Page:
Creates a consistent approach for driving awareness around the portfolio, goals, status, and what needs to change. This awareness needs to be driven by a communication plan that tailors messages to specific audiences and makes sure these messages are received and acted upon. Communication is of such critical importance to portfolio management that it must be considered at the onset. People, communication, and collaboration form the most seminal aspects of portfolio management.
If you wait until the portfolio has been optimized to communicate, you will fail. Online-PMO has tried to make this message loud and clear. We have tried to incorporate communication tasks in each stage. There is, however, a structured approach to communication.
The communication stage is not part of a sequential stage in portfolio building. Communicating happens throughout all stages of the portfolio management process. As previously mentioned, technology does not make decisions; people do! This includes identifying key audiences and key messages and measuring communications success. Mapping communication content to each audience is based on the results of stakeholder analysis and assessment. It involves understanding the best way to communicate to each audience, how often, and how to address people’s needs and concerns, the medium that should be used, and knowing who should do the communicating. Above all else, IT portfolio management is about:
The communication stage should be treated much the way project management is treated. The traditional phases of project management are start-up, managing, and closure. You do not simply wait until the system is complete to start project management. Conversely, you cannot do all project management at the first stage. You must intersperse project management and communication tasks throughout the portfolio management plan.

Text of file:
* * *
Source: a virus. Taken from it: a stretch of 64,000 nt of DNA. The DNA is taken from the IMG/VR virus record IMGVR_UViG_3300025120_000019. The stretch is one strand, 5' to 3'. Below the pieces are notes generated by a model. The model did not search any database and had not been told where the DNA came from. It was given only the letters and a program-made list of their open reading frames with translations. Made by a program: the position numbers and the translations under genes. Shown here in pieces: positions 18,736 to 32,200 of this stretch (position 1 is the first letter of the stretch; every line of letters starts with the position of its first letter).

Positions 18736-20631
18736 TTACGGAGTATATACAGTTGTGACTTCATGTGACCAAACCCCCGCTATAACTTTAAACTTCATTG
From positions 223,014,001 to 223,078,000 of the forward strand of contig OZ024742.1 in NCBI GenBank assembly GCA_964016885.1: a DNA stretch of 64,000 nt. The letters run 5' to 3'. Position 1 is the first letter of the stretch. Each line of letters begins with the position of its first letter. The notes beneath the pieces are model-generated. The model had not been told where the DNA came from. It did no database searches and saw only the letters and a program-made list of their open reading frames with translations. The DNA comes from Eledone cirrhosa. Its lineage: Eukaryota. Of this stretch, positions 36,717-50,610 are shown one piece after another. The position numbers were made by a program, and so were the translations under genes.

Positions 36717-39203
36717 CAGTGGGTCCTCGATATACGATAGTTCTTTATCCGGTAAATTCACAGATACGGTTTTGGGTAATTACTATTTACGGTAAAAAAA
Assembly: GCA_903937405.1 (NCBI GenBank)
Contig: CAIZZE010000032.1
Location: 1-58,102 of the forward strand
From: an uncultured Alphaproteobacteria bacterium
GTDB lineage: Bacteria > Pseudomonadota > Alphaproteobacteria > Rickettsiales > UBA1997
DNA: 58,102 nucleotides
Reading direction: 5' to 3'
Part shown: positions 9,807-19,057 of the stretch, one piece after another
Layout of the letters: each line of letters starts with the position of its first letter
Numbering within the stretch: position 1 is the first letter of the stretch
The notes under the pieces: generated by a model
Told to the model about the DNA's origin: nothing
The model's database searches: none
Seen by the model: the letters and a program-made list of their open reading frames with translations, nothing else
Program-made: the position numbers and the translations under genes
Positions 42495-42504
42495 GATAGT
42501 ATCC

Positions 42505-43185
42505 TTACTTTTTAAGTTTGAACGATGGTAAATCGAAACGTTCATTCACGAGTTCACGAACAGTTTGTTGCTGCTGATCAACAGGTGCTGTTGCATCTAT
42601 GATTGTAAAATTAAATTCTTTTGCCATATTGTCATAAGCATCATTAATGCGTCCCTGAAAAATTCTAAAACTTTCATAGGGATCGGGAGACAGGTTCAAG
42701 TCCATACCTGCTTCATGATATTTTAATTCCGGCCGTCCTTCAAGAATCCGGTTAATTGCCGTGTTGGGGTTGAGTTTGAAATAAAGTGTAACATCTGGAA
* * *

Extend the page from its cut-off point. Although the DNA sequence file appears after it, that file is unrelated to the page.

The very first step in any initiative should be stakeholder analysis. This is certainly true of portfolio management. Yet all types of initiatives devoid of stakeholder analysis are common. This is simply wrong and must be corrected. Many
excuses exist (e.g., I did it in my head, we don’t need that at our company, it’s so easy). They are unacceptable. Stakeholder analysis will help frame the issues and communication styles of those who can make or break portfolio management.
Another common mistake is to fixate on one type of communication. Many portfolio management initiatives have fixated on bubble charts. Clearly bubble charts enable understanding of the portfolio view, but they do not serve as very good invitations to key meetings. In general, a communication plan must exist and must be refined throughout the evolution and maturation of portfolio
management. The plan must be acted upon and must at least contain these core components:
Early in the portfolio management process, the communication focuses more on communicating the value of portfolio management to solicit support. As portfolio management understanding and adoption increase, communication focuses on sustaining support, eliciting participation, minimizing criticism, setting expectations, and demonstrating progress. Further along, communication tends to shift to support management of change and expectations.
For example, the changes and results of the balancing stage are communicated to all stakeholders of that stage. These stakeholders include representatives from the business, the executive steering committee, and possibly a program or project office. The key messages are identified, as well as a mechanism for measuring
communications success. For the balancing stage, the communication tasks added to the overall communication plan might include:
For many organizations, implementing portfolio management is a large change from the current status quo. Changes must be communicated in a consistent manner. The rationale for how objectives are defined, metrics existence and purpose, and the scoring approach must be clearly communicated and agreed to by personnel responsible for feeding and managing the portfolio management process. Relating these areas to employees asking, “What is in it for me?” conveys the need for information to be transparent. Training also plays a significant role, especially during times of massive changes. In addition, accountability, authority, responsibility, and related incentives and rewards must be in place and supported by employees.
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